A drama-based approach to traces of colonialism in Berlin and Lomé
Participants from Germany and Togo made links visible and voices audible
Partner country: Togo
Partner organisations: Compagnie Artistique Carrefour and ASA-FF e. V.
Duration: January – November 2019
SDG: 16. Peace and justice
The TRACES project was initiated by Kollektiv X Perspektiven and Compagnie Artistique Carrefour in cooperation with ASA-FF e. V. Based on Sustainable Development Goal 16, “Peace and justice”, it involved 15 young Germans and Togolese who investigated traces of colonialism in their countries in an effort to trigger a postcolonial debate. As well as learning a great deal about colonialism themselves, they shared their results with the general public in a series of theatrical performances.
SDG 16: Promote peaceful and inclusive societies for sustainable development
Looking at the colonial era from the German and Togolese perspectives
Compagnie Artistique and Kollektiv X Perspektiven had already collaborated on other art and drama projects focused on issues concerning critical assessment of power structures and participants’ own stances. 2019 saw the start of a new joint project, TRACES. The aim was for 12 young adults to explore in depth how the German-Togolese relationship has developed since the colonial era.
The preparatory phase for the project began in January 2019 and laid the foundations for a learning atmosphere built on mutual trust. The participants got to know each other by working together on cross-continental exercises. For example, working in German-Togolese tandem pairs, they described to each other how they got home at the end of the day. This gave everyone a better idea of the everyday situation in each other’s country. Both groups were already exploring the topic of colonialism. The group from Togo talked to a descendant of King Mlapa III., who in 1884 signed the treaty with Germany that created the German protectorate. The German group visited an exhibition entitled “The Dead, as far as  can remember”, which examined colonial aggression and anti-colonial resistance.
Looking for traces in participants’ everyday lives
During their exchange visits, the group went on “postcolonial city tours” where the main question they considered was, “What colonial traces can still be seen in the city?” But they also took a critical look at people’s existing knowledge and the use of language, discussing how traces of colonialism are dealt with and the stories people tell about them in Potsdam and Togoville.
As well as exploring their own cities to demonstrate the link between colonial traces and their everyday lives, the participants considered personal items and the places they go and things they do on a daily basis. Together, they documented the experiences and thoughts they took away from their research and reflected on their results.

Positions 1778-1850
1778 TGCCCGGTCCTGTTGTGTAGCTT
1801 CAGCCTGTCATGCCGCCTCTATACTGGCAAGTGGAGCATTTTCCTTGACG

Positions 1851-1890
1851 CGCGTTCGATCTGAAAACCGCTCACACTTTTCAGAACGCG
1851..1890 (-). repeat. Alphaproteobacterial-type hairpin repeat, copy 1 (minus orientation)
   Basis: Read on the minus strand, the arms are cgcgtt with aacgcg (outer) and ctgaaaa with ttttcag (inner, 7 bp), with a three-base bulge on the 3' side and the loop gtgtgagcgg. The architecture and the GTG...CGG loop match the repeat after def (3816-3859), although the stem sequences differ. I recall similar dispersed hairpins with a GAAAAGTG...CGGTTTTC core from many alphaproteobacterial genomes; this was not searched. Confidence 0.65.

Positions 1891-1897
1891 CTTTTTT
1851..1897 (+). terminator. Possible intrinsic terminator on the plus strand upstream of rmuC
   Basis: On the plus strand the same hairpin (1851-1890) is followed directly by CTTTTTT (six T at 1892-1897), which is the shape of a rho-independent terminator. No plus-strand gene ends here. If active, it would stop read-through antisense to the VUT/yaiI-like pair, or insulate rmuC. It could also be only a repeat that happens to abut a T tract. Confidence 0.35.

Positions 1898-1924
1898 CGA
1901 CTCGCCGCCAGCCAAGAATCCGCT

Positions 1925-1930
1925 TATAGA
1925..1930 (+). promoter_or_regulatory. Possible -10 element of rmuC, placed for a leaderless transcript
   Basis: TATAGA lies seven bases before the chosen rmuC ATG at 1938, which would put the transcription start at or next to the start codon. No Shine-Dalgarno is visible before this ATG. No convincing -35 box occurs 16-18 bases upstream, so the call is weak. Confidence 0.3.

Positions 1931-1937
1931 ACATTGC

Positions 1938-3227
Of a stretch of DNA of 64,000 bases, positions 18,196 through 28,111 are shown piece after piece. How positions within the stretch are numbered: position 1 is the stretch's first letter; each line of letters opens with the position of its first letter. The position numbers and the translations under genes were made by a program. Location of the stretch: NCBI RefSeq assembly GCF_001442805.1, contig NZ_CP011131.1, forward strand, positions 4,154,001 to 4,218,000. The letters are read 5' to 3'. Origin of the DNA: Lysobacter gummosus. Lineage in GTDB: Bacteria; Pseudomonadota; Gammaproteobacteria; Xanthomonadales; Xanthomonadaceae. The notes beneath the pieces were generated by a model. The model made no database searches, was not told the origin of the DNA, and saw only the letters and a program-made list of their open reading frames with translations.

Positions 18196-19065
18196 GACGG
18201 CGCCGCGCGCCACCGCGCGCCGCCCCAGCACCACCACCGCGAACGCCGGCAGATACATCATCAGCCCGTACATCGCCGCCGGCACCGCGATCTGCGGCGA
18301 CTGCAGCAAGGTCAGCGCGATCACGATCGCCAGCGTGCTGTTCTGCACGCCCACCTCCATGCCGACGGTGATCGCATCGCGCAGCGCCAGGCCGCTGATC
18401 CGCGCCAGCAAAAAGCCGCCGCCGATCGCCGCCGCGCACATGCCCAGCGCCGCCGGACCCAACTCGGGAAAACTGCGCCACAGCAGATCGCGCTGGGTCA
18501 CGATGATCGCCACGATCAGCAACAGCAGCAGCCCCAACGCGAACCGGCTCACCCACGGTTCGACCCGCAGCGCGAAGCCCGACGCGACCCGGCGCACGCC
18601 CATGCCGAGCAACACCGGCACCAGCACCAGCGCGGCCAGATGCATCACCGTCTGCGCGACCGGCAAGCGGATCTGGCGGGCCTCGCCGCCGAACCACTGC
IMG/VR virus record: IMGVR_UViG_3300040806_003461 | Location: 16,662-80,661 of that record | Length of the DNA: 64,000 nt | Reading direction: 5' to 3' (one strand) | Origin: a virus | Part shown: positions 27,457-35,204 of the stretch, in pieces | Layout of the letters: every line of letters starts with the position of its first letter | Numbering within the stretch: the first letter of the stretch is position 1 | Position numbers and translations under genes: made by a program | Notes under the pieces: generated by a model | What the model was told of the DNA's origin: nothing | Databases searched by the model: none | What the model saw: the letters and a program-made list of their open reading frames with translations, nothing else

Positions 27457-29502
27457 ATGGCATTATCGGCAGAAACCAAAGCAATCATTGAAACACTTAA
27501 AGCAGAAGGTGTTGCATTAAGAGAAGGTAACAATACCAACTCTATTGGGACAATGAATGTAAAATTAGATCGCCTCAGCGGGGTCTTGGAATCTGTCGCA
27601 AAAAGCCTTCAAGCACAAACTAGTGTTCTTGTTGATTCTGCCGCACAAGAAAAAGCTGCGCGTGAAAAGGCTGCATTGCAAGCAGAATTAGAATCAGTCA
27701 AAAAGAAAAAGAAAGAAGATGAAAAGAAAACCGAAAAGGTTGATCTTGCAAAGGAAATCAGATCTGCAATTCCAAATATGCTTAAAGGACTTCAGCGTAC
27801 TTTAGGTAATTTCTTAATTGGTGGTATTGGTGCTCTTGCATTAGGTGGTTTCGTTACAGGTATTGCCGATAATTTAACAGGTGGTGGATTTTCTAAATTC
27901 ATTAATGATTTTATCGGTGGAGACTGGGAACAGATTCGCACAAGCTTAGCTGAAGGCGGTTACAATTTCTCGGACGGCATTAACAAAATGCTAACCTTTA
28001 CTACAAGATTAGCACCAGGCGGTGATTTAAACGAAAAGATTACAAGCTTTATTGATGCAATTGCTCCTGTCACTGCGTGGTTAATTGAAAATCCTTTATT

From personal research to public theatrical performances
Inspired by their workshops and excursions, the participants wrote two plays. Working together, they reflected on what they had learned and used the input to devise scenes and a plot. At the performances of the plays in urban settings in Togo and Germany (and in workshops with Berlin University of the Arts), the participants presented their project and shared with others what they had learned.
Bildergalerie mit Bildern aus dem Projekt
Critical whiteness and empowerment
The different perspectives of the participants from the two countries enriched the project but each participant was also able to contribute input based on their own individual stories and experiences.
What you learn from schoolbooks is really different to what you learn when you interact with people.
The different perspectives of the participants from the two countries enriched the project but each participant was also able to contribute input based on their own individual stories and experiences. As a result, the entire group benefited considerably from the various positions regarding SDG 16 and the individual participants took away new experiences from the project. “I found a sense of complicity with participants who, like me, were born in Europe and experience racism.
For people like me, colonialism is a very personal topic and triggers a lot of emotions, some of them very conflicting,” one participant from Berlin reported.
“It has enriched my life, really broadened my view of things and I’ve learned a lot. Because what you learn from schoolbooks is really different to what you learn when you interact with people. I relearned my country’s colonial history. It was quite challenging and I wondered why we didn’t learn about it earlier,” said a participant from Lomé.
The impact of TRACES on the participants’ everyday lives
Even though the project has come to an end, it had a lasting impact and gave participants and audiences alike food for thought on the topic of postcolonialism. One participant’s takeaway is particularly encouraging: “The project made me keenly aware that colonialism is not a chapter in a history book that you can simply close - presuming it is actually covered thoroughly in the first place. Rather, colonial traces can be found in so many things, so many acts and in our language and they need to be deconstructed. I participate differently in debates now and feel more confident about raising supposedly awkward and annoying issues.”
The joint project struck a chord with the adolescents and young adults who participated and their exploration of colonialism and its repercussions is not over even if TRACES is. The next project on the topic of responsible consumption and traces of colonialism in global trading relationships is already being planned.
You can find out more about the TRACES project here